The news that US Ambassador Christopher Stevens died during an assault on the US Consulate in Benghazi came as a shock. Although there was already increasing awareness of radical Islamist sentiments in eastern Libya, and in fact throughout the country, their full extent and their threshold for violence were unknown. Even so, it may have been only a matter of time before the mix of radical Islamists and abundantly available weaponry in Libya catalyzed into catastrophic violence.
Apart from some very crude accounts of what sparked protests outside the consulate and the eventual assault on the building, it is not entirely clear what transpired in Benghazi. Nonetheless, the Libyan government's inability to curtail violence in the country has long been a concern, whether it was the ineffectual approach of the National Transitional Council (NTC) or infighting among the security services under the General National Congress (GNC) that have undermined any effort to establish law and order.
Several weeks ago, in a piece posted on the Arabist, I categorized violence in Libya and suggested ways in which it might be mutating. The takeaway from that piece was that there is a new strain of terrorism in Libya that is growing increasingly dangerous.
Briefly, there is a superabundance of violence in Libya. There are tribal skirmishes -- usually instigated by a desire to settle vendettas or to control parts of the black market economy. There has been a steady wave of assassinations of former Gaddafi intelligence officials in Benghazi, carried out by unknown groups. In late August, three car bombings that were allegedly perpetrated by Gaddafi loyalists rocked Tripoli.
And there has been Islamist violence, especially in Benghazi, which served as ample warning for what transpired on 11 September 2012. In June an IED was thrown at the US Consulate in Benghazi and the UK Ambassador's convoy was attacked with RPGs, wounding two of his bodyguards. The Tunisian Consulate in Benghazi was ransacked in protest over a controversial art exhibit in Tunisia. Several car bombs have been detonated, targeting key Libyan government buildings. More recently, Salafist groups have destroyed Sufi shrines throughout the country, sparking outrage and dismay but no forceful government reaction and leading some skeptical Libyans to think that elements of the Libyan government were in cahoots with Salafists or at least sympathetic to them.
In the early days of the revolution in Libya, there were questions about whether al-Qaeda in the Islamic Maghreb (AQIM), an al-Qaeda affiliated terrorist group, would take advantage of the lawlessness in Libya. At the time, I argued that it was unlikely that AQIM would decamp from northwestern Mali to Libya, but instead it was likely that new radical Salafi groups would emerge in Libya. It now appears that there are at least two radical Salafi groups, if not more, that are either avowed allies of al-Qaeda or at least share al-Qaeda's salafi jihadi ideology. The first, which carried out the attack on the US consulate in June, was called the Brigade for the Release of the Imprisoned Sheikh Omar Abdulrahman, named after the alleged mastermind of the 1993 World Trade Center bombings. The second group is Ansar al-Sharia, the Victors of Sharia.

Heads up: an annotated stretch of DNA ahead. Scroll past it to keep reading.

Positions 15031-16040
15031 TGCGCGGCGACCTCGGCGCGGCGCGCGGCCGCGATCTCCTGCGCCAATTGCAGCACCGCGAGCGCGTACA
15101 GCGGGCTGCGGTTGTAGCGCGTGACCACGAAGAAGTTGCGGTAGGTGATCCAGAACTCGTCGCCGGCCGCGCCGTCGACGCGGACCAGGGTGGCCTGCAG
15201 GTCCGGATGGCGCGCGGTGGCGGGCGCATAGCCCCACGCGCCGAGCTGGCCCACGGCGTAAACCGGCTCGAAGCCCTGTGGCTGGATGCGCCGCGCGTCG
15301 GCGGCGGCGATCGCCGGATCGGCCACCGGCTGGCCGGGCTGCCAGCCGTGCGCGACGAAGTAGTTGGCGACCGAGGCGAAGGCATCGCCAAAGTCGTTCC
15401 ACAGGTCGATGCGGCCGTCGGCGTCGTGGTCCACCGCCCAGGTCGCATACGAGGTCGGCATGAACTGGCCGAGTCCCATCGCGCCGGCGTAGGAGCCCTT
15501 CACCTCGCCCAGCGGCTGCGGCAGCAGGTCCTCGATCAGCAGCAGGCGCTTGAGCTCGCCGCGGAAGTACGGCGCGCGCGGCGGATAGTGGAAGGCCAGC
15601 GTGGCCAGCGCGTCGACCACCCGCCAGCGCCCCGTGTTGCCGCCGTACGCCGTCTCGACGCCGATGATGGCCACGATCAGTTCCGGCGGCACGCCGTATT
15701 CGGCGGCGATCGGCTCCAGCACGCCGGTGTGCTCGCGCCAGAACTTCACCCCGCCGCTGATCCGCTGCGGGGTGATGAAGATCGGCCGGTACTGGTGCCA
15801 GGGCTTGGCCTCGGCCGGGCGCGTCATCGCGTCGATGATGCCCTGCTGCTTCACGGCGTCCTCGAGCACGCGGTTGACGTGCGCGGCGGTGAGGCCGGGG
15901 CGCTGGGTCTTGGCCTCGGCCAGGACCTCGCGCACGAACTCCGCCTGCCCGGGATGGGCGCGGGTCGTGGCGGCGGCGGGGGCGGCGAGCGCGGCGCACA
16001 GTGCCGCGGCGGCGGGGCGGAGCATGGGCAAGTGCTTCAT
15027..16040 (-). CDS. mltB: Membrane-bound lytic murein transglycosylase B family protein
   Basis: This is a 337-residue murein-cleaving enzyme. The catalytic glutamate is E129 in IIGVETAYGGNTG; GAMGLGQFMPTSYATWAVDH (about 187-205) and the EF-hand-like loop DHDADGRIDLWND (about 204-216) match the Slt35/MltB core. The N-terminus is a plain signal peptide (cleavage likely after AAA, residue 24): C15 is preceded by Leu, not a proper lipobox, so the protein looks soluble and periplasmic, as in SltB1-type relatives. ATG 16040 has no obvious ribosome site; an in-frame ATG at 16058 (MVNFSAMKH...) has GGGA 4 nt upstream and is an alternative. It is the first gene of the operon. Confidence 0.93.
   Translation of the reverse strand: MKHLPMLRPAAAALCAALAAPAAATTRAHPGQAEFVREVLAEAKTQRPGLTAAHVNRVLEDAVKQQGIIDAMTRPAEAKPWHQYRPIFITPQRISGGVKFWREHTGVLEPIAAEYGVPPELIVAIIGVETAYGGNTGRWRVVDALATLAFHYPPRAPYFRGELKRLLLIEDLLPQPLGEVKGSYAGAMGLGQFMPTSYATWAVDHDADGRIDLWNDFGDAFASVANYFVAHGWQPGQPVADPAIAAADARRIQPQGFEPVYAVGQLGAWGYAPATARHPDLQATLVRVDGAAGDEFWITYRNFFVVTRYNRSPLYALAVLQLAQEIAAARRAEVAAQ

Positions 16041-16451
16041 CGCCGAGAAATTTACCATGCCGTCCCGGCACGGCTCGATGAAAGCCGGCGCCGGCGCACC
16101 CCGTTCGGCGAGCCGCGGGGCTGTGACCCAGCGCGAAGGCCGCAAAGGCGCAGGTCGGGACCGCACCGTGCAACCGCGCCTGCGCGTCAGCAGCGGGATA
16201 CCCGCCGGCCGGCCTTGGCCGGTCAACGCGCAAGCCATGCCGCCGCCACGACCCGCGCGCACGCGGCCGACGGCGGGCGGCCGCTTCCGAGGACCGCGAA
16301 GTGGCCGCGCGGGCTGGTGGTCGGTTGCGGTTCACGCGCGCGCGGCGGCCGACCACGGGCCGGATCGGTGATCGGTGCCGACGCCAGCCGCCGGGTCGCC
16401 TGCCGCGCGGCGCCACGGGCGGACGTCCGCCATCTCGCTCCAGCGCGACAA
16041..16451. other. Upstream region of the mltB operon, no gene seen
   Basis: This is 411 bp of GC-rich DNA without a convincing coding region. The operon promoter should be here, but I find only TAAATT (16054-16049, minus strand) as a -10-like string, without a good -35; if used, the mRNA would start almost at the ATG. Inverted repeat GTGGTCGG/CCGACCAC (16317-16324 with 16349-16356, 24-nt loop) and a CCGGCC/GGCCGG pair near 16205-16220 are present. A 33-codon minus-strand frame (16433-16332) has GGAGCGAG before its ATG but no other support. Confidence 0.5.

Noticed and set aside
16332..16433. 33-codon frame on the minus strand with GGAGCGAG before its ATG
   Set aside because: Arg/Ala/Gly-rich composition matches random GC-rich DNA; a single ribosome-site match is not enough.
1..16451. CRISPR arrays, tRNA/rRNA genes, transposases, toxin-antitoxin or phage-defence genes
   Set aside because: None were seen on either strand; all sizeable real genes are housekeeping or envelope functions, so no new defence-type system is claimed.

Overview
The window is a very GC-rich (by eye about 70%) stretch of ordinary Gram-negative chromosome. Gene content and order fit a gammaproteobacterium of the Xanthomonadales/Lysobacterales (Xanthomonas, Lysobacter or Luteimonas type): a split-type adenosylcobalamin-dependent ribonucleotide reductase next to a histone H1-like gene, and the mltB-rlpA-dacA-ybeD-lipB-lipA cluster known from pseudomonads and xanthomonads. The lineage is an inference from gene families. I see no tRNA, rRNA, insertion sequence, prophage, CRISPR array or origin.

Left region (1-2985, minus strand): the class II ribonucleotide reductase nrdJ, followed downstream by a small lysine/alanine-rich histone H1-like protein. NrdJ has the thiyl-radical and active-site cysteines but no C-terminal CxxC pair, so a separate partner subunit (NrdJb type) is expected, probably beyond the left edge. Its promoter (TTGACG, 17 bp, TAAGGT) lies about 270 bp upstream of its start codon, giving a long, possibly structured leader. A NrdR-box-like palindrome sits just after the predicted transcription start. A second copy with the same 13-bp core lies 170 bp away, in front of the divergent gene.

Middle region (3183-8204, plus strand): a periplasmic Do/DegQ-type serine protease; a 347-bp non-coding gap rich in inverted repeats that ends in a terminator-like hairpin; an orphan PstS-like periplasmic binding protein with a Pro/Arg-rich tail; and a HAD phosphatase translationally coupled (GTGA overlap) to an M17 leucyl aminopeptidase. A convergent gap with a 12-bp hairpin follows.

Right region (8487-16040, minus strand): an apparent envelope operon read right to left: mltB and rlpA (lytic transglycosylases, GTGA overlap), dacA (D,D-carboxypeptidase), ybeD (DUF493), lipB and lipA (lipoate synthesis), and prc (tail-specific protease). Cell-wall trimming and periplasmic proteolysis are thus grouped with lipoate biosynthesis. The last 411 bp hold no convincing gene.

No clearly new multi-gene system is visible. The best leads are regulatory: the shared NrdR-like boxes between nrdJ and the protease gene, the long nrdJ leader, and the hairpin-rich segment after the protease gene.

The counterterrorism challenge in Libya is enormous. There is no shortage of weaponry in Libya, but there is an enormous deficit of state capacity. The Libyan government is trying hard to keep the political process moving forward, electing a congress and president, but it has done so at the expense of a deteriorating security environment. The gamble for the Libyans was that they would get their political house in order before the security environment became too difficult to contain. The government has lost that bet. Now it must deal with the consequences of having allowed the security situation to become so bad as to lead to the death of the US ambassador, the very country that helped the Libyan overthrow the brutal rule of Muammar Gadaffi.
I had the good opportunity to brief Ambassador Stevens in the spring of 2012 before he assumed his post in Libya. He was affable and insightful, with deep and genuine empathy for the challenges facing Libyans and Middle Easterners more broadly. He was just the kind of man that any country would have wanted to represent its interests overseas and the US was lucky to have him. I am sure that many of us in the community feel the same way. He will be sorely missed.